Anchorage in April: Five Adventures and Apres


 
April 17, 2012
 
       To a casual observer, April would have to be the cruelest month to arrive in Anchorage. It’s the season known as “breakup,” characterized by cars that all look like they’ve been in the mud-bog races, by piles of dirt-covered snow, and by puddles that could double as Olympic swimming pools. Anchorageites try to leave if they can, to avoid the frustration of not being able to start their gardens until late May, or their golf games until the ground dries out.
 
        But the fact is, there’s plenty to do in Alaska’s largest city and the areas around it. Here are five adventures, and how to finish them off in style.
 
∙ Take off from the world’s largest float plane lakes and  get a swan’s eye view of the Western Hemisphere’s highest mountain. Officially it’s Mount McKinley; to most Alaskans, it’s Denali, Athabascan for “The Great One.”  Check in at Rust’s Flying Service or half a dozen others, for one to three hour tours, and return to Lake Spenard. From there, dine at the nearby Millenium Hotel’s Flying Machine, the current incarnation of an old-time Alaskan restaurant with views of the planes at Lakepenard. They feature fresh seafood, prime rib, and local Alaskan vegetables year round.
 
∙ Tour the Alaska Zoo, to see the local moose, the brown and black bears waking up, the polar bears, eagles, porcupines, musk oxen, wolves, and lynx. Watch the seals and camels, tigers, and yaks. It’s one of the pleasantest places to walk in the city, with well-kept trails that wind through the twenty-five acres of native forest past the animals’ homes. After your close-up encounters with the zoo animals, dine at Bear Tooth [you can also take in second run and indie movies for low prices]  or Moose’s Tooth, with local pizza, Southwestern fare, and one of Alaska’s best known microbreweries on tap.
 
∙ Wander through the exhibits at the Anchorage Museum of History and Art which features a large new section that displays a world class collection of Alaska Native artifacts. On long-term loan from the Smithsonian, the baskets and boats, masks and tools returned to Alaska a few years ago. The collection is organized chronologically within each of Alaska’s five major Native groups. Elsewhere the museum offers a brand-new children’s science museum with enough hands-on activities to keep both adults and kids occupied for a couple of hours; dioramas showing Alaska’s history both Native and other; and Alaskan paintings, sculpture and other frequently changing shows. Take a break and explore the museum shop, or wine and dine at Muse, the in-house restaurant.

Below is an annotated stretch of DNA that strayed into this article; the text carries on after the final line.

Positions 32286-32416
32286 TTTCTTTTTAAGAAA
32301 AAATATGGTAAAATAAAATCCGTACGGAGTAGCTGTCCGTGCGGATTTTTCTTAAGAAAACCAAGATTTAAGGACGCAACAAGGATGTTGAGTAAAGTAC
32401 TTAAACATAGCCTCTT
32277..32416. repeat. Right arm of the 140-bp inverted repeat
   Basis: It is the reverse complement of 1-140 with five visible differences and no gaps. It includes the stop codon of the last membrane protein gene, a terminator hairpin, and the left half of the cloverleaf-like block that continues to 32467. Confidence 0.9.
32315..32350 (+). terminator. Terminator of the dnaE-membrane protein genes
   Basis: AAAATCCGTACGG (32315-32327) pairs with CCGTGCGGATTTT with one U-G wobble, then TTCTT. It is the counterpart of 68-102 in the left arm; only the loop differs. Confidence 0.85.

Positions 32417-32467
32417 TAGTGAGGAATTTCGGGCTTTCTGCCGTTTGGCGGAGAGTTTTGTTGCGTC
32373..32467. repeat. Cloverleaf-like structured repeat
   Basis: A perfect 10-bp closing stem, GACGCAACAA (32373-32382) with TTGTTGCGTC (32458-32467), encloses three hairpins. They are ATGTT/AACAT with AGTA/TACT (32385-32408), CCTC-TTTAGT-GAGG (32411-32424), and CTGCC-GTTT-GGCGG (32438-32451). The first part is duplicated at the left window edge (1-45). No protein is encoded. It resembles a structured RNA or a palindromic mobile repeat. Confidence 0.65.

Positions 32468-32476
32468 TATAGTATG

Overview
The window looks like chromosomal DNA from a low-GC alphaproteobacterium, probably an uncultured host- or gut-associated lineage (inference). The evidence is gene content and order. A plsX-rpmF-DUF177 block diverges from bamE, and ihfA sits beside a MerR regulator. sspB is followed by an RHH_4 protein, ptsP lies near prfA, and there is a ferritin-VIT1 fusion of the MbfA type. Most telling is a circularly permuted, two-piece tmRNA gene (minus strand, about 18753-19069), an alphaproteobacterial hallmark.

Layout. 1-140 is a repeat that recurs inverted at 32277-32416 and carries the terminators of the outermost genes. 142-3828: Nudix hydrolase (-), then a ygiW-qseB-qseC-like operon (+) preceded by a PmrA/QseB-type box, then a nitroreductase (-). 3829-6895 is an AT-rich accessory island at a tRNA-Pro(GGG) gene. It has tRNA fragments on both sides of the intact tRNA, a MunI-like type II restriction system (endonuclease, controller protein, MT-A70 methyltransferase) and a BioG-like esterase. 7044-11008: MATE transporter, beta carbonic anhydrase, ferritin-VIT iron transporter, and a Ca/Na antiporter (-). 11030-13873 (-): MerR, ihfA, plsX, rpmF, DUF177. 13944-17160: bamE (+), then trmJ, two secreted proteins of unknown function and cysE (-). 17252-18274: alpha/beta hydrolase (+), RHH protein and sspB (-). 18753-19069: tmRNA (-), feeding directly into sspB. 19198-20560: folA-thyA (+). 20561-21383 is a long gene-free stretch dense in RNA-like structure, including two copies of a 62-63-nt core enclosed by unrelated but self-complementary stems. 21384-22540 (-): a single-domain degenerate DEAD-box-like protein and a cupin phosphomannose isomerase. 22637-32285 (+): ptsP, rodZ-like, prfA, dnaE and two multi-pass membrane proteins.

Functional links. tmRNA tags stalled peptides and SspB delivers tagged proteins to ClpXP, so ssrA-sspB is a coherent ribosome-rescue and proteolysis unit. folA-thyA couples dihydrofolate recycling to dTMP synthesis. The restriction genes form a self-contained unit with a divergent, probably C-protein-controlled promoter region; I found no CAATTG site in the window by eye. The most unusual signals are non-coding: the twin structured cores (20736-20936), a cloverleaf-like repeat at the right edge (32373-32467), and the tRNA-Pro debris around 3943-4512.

∙ Ski or snowboard or walk the trails at Alyeska Ski Resort in Girdwood, south of Anchorage about 45 minutes along one of America’s scenic byways. The Seward Highway runs alongside Turnagain Arm, with spectacular scenery – mountains, hanging glaciers, some of the world’s most dramatic tides, sheep, eagles, and the occasional moose. Alyeska offers six chairlifts, and there’s still plenty of excellent skiing in April. Enjoy the spa, and dine at one of several local restaurants, such as the Double Musky Inn, famous for creole cooking. Or take the tram to the top of the mountain and eat at the four-star Seven Glaciers restaurant.
 
∙ Explore downtown Anchorage. By mid-April, the reindeer sausage carts are back, selling hot grilled sandwiches on the corners of Fourth Avenue. The downtown streets are dry, the art galleries are open, and you may even see some of the local moose browsing on shrubbery (don’t feed them; do photograph at a reasonable distance). Start at the east end of town with a cup of exotic tea at Indigo, and walk west on Fourth or Fifth or Sixth Avenues – you’ll pass theaters (Cyrano’s), a major mall (with Nordstrom’s on Sixth Avenue), boutiques, galleries, a drinking chocolate shop (Modern Dwellers at 423 G Street between 4th and 5th), more than a dozen excellent restaurants (Club Paris, Sullivan’s, Sacks, Orso’s Glacier Brewhouse, Crush), coffee shops (Kaladi’s PAC, Side Street Espresso), the historic federal building (now the Alaska Public Lands Information Center). At the west end of town, walk north a block to Third and L Street, where a statue of Captain James Cook  stands in the Resolution Point park looking out over the Knik Arm of Cook Inlet. Across the water is Mt. Susitna (the Sleeping Lady), and the Alaska Range. The Port of Anchorage and the Elmendorf Air Force base to the northeast and the Anchorage International Airport to the west show the importance of the city as a transportation and defense center. You might see a volcano steaming to the west, or Mt. McKinley rising to the northeast. At the west end of town, if you haven’t succumbed to the temptations of one of the restaurants along the way is Simon and Seafort’s, with one of the city’s best combinations of dining and views. Or the restaurants in the Hotel Captain Cook offer a variety of dining possibilities. Both Simon’s and the Cook are good places for an after-dinner drink to wind up your discoveries of the joys of April in Anchorage.
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